the general aspects of the Jewish problem our 
attitude is known to be impartial, and we have 
no intention of taking sides in those political 
controversies on this question which too fre- 
quently engender excessive passion and obscure 
its real character. In the interests of objective 
truth, however, it was of great importance 
that a legend like that so long connected with 
the " Protocols of the Elders of Zion " should 
be exposed at the earliest possible opportunity. 

Briefly summarized, the facts of this curious 
historical incident are as follows. A Russian 
book, published in 1905 by an official named 
SERGEI NILUS, contained a document described 
as " The Protocols of the Elders of Zion," and 
purported to bo a summary of the proceedings 
of a secret meeting of a Jewish organization 
that was plotting in France to overthrow 
Gentile civilization and establish a Jewish world 
State. The document attracted little atten- 
tion until after the Russian revolution in 1917, 
when the astounding collapse of a great country 
through the action of the Bolshevists and the 
presence of a large number of Jews in the 
Bolshevist ranks caused many to search for 
some simplified explanation of the catastrophe. 
The "Protocols" appeared to provide such an 
explanation, more particularly since the tactics 


of the Bolshevists in many respects resembled 
those advocated in the " Protocols." The 
book was translated into several European 
languages and made the basis for impassioned 
dissertations on an alleged Jewish world peril. 
There was a certain plausibility about this 
thesis that attracted many ; but the authenti- 
city of the " Protocols " was very vigorously 
called in question, and the whole matter was 
shrouded in doubt until our Correspondert 
made his remarkable discovery. A Russian 
in Constantinople, who had bought some books 
from an ex-officer of the Russian Secret Police, 
found among them one in which many passages 
struck him by their resemblance to the 
"Protocols." Our Correspondent,whose attention 
was called to the matter, found on examination 
that the " Protocols " consisted in the main 
of clumsy plagiarisms from this little French 
book, which he has forwarded to us. The 
book had no title-page, but we identified it 
in the British Museum as a political pamphlet 
directed against NAPOLEON III. and published 
in Brussels in 1865 by a French lawyer named 
MAURICE JOLY, and entitled " Dialogue aux 
Enfers entre Machiavel et Montesquieu." 
The book was published anonymously, but 
the author was immediately seized by NAPO- 
LEON'S police and sentenced to a term of im-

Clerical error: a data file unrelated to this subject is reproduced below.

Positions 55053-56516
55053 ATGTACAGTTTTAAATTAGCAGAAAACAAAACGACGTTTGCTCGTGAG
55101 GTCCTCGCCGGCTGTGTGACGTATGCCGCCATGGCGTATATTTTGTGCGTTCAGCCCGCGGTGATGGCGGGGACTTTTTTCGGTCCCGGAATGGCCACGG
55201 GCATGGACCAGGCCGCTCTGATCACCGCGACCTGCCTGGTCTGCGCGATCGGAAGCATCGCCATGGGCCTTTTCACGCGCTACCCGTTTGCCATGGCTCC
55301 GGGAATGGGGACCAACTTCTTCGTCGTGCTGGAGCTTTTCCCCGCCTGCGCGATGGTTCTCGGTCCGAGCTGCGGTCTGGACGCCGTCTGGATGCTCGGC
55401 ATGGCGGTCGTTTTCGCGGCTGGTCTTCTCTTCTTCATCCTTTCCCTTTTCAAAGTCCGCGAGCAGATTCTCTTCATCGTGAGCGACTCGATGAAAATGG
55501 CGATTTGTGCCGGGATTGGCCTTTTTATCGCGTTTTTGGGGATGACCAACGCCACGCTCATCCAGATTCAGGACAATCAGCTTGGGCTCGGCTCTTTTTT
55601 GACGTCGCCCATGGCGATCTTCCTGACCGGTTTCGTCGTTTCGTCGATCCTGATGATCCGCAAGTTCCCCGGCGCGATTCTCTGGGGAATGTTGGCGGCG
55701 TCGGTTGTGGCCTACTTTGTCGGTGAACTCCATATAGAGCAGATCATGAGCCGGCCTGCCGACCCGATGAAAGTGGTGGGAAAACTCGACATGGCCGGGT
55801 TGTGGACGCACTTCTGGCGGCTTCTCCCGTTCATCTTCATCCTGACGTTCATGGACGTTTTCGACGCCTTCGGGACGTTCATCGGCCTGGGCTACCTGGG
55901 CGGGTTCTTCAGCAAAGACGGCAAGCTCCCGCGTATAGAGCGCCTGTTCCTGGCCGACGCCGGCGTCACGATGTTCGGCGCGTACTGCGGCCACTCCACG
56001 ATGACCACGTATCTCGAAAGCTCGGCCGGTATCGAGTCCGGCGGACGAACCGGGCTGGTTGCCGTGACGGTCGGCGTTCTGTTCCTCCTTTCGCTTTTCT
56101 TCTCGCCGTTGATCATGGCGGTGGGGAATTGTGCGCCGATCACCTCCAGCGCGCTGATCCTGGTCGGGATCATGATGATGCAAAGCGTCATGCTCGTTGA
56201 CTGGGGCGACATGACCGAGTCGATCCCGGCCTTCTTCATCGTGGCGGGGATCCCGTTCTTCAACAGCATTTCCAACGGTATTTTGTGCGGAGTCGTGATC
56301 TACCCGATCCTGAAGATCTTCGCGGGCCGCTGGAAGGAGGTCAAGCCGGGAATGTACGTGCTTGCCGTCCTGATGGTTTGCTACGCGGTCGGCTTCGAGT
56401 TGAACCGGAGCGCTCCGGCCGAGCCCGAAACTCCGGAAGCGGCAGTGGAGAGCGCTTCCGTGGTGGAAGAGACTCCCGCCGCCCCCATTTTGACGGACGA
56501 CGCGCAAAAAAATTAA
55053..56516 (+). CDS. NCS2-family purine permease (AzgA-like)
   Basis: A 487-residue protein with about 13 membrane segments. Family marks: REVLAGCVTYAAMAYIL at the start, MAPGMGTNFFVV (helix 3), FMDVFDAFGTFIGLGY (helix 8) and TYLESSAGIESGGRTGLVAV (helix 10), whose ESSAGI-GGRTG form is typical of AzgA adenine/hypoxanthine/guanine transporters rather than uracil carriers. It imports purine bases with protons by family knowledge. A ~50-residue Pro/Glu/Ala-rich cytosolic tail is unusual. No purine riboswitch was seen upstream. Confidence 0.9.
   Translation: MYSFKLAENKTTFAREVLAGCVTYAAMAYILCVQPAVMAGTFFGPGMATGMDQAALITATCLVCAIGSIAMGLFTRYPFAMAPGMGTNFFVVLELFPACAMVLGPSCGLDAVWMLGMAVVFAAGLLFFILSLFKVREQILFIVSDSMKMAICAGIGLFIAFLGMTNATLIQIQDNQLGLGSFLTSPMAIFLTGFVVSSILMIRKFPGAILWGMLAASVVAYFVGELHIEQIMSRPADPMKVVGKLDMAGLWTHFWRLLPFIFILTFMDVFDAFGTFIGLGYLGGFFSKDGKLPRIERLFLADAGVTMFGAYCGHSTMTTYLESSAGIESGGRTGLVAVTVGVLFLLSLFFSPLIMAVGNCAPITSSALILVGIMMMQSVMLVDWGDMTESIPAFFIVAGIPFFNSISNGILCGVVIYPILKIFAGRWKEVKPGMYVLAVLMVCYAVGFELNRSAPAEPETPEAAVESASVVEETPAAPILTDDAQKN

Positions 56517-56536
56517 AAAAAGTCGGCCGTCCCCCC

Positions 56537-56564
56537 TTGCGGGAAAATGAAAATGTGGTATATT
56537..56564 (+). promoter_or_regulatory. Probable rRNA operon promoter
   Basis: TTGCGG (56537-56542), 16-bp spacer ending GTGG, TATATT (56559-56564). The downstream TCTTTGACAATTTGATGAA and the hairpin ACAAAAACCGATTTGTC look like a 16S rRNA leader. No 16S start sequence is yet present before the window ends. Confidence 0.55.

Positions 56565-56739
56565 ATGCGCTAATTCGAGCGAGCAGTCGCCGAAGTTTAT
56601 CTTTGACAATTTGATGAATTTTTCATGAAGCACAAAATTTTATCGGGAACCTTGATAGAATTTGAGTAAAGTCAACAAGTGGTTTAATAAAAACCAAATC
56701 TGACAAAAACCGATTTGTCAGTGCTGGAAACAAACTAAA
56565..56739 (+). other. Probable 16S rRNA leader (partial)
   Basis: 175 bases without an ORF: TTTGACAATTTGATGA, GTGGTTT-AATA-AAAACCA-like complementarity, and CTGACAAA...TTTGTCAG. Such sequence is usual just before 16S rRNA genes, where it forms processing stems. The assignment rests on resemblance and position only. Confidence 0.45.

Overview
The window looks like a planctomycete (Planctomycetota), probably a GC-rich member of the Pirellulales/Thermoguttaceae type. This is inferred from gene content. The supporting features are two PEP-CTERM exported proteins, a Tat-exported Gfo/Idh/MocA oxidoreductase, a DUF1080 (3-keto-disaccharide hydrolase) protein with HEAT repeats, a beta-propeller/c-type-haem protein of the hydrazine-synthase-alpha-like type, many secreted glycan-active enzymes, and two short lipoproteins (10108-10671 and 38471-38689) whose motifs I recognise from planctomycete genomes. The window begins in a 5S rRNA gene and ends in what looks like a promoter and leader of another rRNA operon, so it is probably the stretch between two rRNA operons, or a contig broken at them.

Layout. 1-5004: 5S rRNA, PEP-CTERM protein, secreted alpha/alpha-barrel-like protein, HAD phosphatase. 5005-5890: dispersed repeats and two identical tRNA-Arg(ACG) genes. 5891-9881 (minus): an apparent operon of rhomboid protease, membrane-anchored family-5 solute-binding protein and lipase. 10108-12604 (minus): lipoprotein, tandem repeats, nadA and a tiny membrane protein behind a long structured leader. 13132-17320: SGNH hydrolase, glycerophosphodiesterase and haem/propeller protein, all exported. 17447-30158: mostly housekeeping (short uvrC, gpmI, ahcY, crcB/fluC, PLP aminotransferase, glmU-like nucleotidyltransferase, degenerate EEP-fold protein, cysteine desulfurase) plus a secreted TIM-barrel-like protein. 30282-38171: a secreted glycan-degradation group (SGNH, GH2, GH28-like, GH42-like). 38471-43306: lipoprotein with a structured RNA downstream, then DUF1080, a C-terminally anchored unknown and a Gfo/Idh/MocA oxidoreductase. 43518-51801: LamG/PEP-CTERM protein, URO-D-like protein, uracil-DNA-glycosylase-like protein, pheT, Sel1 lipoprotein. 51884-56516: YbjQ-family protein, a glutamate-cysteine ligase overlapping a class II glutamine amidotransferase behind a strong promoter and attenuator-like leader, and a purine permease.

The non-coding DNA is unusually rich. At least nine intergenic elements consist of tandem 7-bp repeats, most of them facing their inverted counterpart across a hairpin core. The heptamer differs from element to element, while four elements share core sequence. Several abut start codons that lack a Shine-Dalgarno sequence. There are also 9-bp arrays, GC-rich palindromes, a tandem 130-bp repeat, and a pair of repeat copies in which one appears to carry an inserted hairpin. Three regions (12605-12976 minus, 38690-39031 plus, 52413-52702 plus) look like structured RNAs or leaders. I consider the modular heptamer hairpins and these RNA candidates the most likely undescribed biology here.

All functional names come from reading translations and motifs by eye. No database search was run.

prisonment. A second edition was published 
in Brussels in 1868, with the author's name 
and a note on his imprisonment. 

The author of the " Protocols " simply 
copied from the " Dialogues " a number of 
passages in which MACHIAVELLI is made to 
enunciate the doctrines and tactics of despot- 
ism as they were at that time practised by 
NAPOLEON, and put them into the mouth of an 
imaginary Jewish Elder. There can be little 
doubt that the forgery was perpetrated by some 
member of the Russian Secret Police. NILTTS, 
who may have acted in good faith, declared 


that the manuscript of the " Protocols " had 
been given him by an official named ALEXANDER 
SUKHOTIN, who professed to have received 
it from a woman who had stolen it from an 
Elder of Zion. On the leather back of the copy 
of the " Dialogues " sent us by our Correspon- 
dent we notice the letters A.S., and, seeing that 
the book was bought from an ex-officer of the 
Secret Police, it seems possible that this copy 
belonged at one time to STJKHOTIN, and that it 
was the copy actually used in the compilation 
of the " Protocols." For many years there 
was a close connexion between the Russian 
and the French police, and one of the confis- 
cated copies of JOEY'S book may easily have 
failed into the hands of a Russian agent such 
as RACHKOVSKY, at one time head of the Russian 
Secret Police in Paris, to whom other and more 
clumsy forgeries have been traced and may 
have inspired him to invent a weapon for use 
against Jewish revolutionaries. At any rate, 
the fact of the plagiarism has now been conclu- 
sively established, and the legend may be 
allowed to pass into oblivion. The historical 
interest of the discovery is considerable, though, 
as we have indicated, it does not, in our opinion, 
affect the Jewish problem, which happily, in 
this country, cannot be said to exist in its 
Continental form.